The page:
• Leadership is about connecting people and ideas
      • - through a shared vision
      • - co-ownership
      • - co- design, and
      • - empowering partners in
      • implementation
    • 14. The impact of TLQ engagement scales on staff in local government (N = 4,000)
    • 15. Competencies & leadership
      • … being competent is necessary …
      • … but not sufficient , for effective leadership
    • 16. Relationship between Competencies & Leadership Degree of Competence Degree to which Engaging A B C
    • 17. Targets or engagement? C . I .A.
    • 18. Does engaging leadership work? 1 year Time 1 Leadership Culture of teams (n=46) Time 2 Productivity Morale Well-being Controlled for contextual variables =how competent =how engaging x
    • 19. A Culture of ‘Engaging with Others’
      • Feeling empowered by being trusted to take decisions
      • Feeling actively supported in developing one’s strengths
      • Believing people were willing to listen to ideas
      • Time was made for staff to discuss problems & issues, despite the busy schedule
      • Feeling all staff were involved in developing the vision
      • Feeling involved in determining how to achieve the vision
      • High use of face-to-face communication
      Alimo-Metcalfe, B. & Alban-Metcalfe, J. (2008). ‘Engaging leadership: Creating organisations that maximise the potential of their people’. London: CIPD.
    • 20. Lessons from High Performing Teams
      • Engaged important stakeholders
      • Shared vision of high quality customer-centred services
      • Clarity of desired outcomes – stretch goals
      • Leadership is distributed
      • Learning organisation culture – innovative & adaptable
      • Culture of high levels of social support
      Source: Alimo-Metcalfe et al., (2007) ‘The impact of leadership factors in implementing change in complex health and social care environments: Department of Health NHS SDO, Project 22/2002.
    • 21. Lessons from successful organisational transformations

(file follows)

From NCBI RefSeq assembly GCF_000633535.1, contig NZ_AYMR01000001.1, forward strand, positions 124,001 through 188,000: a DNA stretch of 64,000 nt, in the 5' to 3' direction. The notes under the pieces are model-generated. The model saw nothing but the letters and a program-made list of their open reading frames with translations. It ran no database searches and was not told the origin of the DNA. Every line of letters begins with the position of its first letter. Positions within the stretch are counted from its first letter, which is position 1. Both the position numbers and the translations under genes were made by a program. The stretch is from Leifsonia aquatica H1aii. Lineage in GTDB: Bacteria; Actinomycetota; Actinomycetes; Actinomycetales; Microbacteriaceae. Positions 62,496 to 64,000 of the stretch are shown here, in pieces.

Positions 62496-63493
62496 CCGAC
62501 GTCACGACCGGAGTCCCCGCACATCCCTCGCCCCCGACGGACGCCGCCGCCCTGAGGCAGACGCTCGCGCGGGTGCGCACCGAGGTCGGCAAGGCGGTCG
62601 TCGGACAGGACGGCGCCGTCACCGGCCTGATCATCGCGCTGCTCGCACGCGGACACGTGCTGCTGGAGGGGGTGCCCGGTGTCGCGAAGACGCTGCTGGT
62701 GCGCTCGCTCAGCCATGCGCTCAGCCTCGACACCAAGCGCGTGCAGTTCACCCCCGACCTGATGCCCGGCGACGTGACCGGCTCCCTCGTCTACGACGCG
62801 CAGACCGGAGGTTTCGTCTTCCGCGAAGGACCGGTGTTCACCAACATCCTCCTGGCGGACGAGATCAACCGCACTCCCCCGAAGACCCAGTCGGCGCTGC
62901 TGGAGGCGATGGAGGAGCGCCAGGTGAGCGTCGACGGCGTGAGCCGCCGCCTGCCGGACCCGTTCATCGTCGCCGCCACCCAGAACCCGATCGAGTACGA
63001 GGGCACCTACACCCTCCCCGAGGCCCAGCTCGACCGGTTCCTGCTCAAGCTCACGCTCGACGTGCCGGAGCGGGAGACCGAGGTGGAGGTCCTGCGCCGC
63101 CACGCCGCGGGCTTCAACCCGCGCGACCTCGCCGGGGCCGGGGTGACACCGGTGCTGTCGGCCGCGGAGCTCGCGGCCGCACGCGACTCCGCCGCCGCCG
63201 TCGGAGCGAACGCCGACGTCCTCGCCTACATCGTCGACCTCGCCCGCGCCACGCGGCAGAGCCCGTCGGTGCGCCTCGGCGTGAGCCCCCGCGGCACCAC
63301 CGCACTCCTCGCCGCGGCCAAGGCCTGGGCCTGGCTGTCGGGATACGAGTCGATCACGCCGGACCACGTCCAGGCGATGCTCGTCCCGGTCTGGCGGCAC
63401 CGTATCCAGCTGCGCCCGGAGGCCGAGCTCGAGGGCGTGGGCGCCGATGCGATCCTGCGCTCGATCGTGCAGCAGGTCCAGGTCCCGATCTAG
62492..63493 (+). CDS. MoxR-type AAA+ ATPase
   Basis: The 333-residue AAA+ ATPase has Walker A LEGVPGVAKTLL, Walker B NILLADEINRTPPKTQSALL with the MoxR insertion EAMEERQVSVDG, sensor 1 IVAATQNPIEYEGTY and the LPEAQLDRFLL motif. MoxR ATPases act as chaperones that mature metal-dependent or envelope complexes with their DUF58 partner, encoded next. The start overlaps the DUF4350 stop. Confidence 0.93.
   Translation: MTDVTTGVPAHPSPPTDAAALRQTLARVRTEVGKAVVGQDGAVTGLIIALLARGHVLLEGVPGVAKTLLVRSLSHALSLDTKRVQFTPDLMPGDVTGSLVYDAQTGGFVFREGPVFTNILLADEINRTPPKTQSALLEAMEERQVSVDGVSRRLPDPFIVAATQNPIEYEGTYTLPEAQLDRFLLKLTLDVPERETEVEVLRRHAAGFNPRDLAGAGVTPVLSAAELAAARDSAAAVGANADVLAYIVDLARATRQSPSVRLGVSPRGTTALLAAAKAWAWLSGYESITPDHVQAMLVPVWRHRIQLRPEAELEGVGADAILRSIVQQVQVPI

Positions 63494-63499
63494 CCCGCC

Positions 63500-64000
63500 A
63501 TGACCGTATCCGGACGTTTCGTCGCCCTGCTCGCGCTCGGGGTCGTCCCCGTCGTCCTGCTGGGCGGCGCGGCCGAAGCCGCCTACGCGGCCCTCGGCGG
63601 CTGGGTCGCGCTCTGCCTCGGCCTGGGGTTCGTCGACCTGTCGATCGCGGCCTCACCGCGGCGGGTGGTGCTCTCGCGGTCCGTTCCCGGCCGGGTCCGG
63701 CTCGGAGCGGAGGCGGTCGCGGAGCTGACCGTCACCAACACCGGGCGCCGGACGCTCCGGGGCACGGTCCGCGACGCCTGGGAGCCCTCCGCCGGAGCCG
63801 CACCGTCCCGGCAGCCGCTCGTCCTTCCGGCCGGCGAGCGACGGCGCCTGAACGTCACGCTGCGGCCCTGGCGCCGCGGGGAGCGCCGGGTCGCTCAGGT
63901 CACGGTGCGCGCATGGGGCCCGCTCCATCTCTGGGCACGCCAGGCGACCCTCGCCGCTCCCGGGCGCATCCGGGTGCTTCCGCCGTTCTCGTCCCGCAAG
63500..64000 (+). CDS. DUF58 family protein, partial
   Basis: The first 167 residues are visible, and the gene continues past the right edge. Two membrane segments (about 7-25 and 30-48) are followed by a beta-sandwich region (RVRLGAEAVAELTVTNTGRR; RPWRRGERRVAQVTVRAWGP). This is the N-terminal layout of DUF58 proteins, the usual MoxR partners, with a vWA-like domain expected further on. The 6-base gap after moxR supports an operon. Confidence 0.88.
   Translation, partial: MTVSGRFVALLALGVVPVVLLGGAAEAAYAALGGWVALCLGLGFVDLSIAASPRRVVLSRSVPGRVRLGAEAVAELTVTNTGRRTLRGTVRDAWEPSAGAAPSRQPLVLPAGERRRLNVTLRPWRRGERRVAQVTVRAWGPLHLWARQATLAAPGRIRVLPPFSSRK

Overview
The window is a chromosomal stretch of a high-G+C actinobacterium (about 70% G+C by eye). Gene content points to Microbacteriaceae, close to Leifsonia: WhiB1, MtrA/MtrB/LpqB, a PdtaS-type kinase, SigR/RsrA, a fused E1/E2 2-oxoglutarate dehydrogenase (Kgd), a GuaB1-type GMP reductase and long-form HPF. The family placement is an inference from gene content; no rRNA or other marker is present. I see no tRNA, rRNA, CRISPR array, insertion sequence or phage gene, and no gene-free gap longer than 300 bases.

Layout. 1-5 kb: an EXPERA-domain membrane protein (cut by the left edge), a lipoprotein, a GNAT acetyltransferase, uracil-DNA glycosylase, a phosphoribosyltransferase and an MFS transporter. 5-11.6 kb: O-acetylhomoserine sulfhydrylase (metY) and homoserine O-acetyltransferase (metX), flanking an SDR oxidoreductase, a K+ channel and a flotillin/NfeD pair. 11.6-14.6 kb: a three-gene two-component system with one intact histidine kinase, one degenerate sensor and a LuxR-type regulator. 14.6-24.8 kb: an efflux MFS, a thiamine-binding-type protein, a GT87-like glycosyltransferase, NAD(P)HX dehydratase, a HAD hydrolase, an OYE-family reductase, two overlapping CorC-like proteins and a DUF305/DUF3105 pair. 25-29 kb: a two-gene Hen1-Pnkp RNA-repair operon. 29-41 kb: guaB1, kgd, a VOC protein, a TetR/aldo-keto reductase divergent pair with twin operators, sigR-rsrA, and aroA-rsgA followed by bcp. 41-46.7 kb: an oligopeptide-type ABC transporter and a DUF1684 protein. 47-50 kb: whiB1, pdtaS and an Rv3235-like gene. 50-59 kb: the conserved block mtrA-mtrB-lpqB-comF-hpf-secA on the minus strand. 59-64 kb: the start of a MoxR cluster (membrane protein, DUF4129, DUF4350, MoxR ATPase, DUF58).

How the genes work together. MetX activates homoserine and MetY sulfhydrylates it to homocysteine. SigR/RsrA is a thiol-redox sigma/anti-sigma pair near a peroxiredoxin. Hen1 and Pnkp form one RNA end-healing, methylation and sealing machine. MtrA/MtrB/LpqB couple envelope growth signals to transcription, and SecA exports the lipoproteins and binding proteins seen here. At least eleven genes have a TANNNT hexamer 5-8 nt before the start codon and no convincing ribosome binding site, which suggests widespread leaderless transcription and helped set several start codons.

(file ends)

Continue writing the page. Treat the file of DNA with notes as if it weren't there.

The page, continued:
• Clear and Informed Vision
      • Planning for transformations :
      • - Set clear and significant stretch goals
      • Engaging for success:
      • - Engage staff early
      • - Create large-scale collaboration across the
      • organisation
      • - Ensure front-line staff own the change process
      • Communicate, communicate, communicate
      Creating organizational transformations: McKinsey Global Survey Results. MacKinsey Quarterly, September, 2008
    • 22. Leadership for the future…
      • Ethical – ‘the greater good’
      • Self-aware
      • Comfortable with sharing power
      • Make connections – meaning/emotions/people
      • Leaders as ‘ideas brokers’
      • ‘ disruptive leadership’
      • Create ‘communities of interest’ creating social capital
      • ‘ Leadership as collective genius’ by creating the conditions that encourage, facilitate, and sustain a high level of innovation & collective learning, and genuine partnership
    • 23. 10 Lessons from supporting cultural transformation
      • Top management buy-in is crucial: build a strong evidence-based business case; provide data
      • Only start if organisation is ready, and committed
      • Transparency - Engage the whole organisation
      • Diagnose what interventions required where
      • Relate everything to the org’s objectives & the values
      • Engage front-line early & support middle managers
      • Build human capital & social capital
      • Ensure all HR processes consistent with the aim
      • Evaluate ROI – share learning
      • Celebrate success & publicise it!
    • 24. Finally… If you want to change the culture… Just change the conversations..
    • 25. Contact
      • [email_address]
      • Real World Group
      • Stewart House
      • St Andrew’s Court
      • Leeds LS3 1JY
      • UK